In the early 1960s, NASA modified and flew several aircraft carrying telescopes to observe in the infrared; the last was the Gerard P. Kuiper Airborne Observatory (KAO), a modified Lockheed C-141A Starlifter carrying a 36-inch reflector. From its first science mission, in 1974, the KAO, operated from NASA’s Ames Research Center at Moffett Field, California, revealed the structure of Pluto’s atmosphere, the gas and dust between stars, and stunning cosmic processes involved in the birth of stars. It also discovered rings around Uranus.

The infrared marvels it revealed were so exciting that “astronomers immediately began wondering what they could do with a telescope that could collect roughly 10 times more light,” recalls Edwin Erickson, KAO’s facility scientist at Ames and later SOFIA’s first project scientist (now retired). Erickson described the potential of such a telescope in a 1980 paper, and by January 1986, Ames had established a SOFIA study office. Over the next decade, Ames scientists tested models of several open-port designs in wind tunnels. In 1995, NASA decommissioned the KAO so its budget could be applied to the full development of SOFIA, which began in 1996.

“As a replacement for the KAO, the science community wanted the largest possible telescope that could be flown on the largest possible aircraft at 41,000 feet or higher for as long as possible,” says Ames’ Nans Kunz, SOFIA chief engineer from its inception until 2007. Like a family on a budget shopping for the best used car, NASA was restricted by its funding to a used aircraft. SOFIA’s basic mission specs immediately narrowed the aircraft candidates to a handful of then-available military cargo planes and large commercial airliners. After scientists compared the finalists for fuselage size, weight-carrying capability, and ability to cruise for hours at high altitude, the hands-down winner was a Boeing 747 jumbo jet. The 747 had a record of reliability in commercial service, readily available spare parts, and an estimated lifetime of at least another 20 years.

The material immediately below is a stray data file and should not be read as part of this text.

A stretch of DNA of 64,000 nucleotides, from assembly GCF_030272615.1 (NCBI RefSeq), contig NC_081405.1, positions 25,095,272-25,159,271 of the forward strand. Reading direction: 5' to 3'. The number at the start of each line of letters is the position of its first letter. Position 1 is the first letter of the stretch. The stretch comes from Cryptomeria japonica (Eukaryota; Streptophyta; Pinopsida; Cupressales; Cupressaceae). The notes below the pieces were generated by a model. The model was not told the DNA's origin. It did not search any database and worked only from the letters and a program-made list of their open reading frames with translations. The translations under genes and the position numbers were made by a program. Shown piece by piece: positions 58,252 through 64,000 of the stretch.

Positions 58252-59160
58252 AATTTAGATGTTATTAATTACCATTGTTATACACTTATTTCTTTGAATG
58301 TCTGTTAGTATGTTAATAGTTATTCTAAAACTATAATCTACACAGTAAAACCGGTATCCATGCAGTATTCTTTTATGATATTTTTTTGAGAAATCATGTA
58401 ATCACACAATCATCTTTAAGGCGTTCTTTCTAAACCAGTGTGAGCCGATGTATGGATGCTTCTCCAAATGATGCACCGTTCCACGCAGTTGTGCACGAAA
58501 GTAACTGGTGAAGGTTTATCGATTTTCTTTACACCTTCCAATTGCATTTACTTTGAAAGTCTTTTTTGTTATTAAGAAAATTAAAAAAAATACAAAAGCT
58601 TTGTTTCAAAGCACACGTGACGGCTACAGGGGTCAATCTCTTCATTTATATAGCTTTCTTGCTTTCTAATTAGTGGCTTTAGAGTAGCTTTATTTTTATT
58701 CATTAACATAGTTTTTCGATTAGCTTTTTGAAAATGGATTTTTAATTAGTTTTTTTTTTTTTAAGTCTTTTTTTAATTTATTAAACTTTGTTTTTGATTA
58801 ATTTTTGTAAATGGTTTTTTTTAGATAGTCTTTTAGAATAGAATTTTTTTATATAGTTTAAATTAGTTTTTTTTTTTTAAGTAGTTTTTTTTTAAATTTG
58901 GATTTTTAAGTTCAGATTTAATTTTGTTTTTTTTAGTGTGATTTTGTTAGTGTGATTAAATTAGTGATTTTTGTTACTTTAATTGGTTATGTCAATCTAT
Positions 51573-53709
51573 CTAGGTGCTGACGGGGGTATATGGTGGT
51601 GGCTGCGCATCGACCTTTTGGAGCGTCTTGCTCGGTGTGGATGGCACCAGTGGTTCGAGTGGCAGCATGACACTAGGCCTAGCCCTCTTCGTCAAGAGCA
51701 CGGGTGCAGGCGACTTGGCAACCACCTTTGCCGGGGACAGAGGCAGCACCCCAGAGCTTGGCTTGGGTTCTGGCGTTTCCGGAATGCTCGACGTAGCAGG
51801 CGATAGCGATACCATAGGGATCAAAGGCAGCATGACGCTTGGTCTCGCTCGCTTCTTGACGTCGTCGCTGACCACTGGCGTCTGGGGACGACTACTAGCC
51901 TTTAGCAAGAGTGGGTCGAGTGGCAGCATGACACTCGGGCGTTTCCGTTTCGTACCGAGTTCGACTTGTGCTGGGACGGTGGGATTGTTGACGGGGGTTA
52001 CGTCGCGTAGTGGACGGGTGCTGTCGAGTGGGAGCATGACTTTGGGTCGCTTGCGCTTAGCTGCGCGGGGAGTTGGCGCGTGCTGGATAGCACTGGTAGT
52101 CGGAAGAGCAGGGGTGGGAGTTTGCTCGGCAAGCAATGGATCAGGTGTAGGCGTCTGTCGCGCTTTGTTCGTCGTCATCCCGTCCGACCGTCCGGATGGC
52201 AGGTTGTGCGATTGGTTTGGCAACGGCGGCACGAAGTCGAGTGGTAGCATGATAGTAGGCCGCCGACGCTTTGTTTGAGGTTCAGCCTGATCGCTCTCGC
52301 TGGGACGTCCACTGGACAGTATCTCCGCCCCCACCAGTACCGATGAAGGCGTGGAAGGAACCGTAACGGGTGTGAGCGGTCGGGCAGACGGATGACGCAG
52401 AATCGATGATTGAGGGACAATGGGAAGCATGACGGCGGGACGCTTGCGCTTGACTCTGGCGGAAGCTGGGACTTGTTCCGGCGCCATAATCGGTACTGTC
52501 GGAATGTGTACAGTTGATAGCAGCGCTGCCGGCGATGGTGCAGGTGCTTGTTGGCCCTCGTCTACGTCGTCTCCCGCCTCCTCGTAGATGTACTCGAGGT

Most promising was the unusual short-body 747SP, or Special Performance model, produced in the 1970s and 1980s. Only 45 were built, primarily for airlines wanting to offer long-range, nonstop service between cities nearly half the globe apart, such as New York and Tokyo. The 747SP has the same engines and wingspan as a full-length 747-100, and carries the same amount of fuel, but it is 48 feet shorter, making it lighter and thus longer in range. To compensate for the handling changes that shortening the fuselage produces, designers made the 747SP’s tail two feet taller and 10 feet wider than a standard 747’s.

About Trudy E. Bell

Trudy E. Bell, M.A. has been an editor for Scientific American, senior editor for IEEE Spectrum magazine, and senior writer for the University of California High-Performance AstroComputing Center. She is the author of a dozen books and more than 500 articles, 19 of which have won journalism prizes, including the 2006 David N. Schramm Award of the American Astronomical Society (won in part for her Air & Space/Smithsonian article “When Stars Collide.”) Reach her at trudyebell.com or t.e.bell@ieee.org.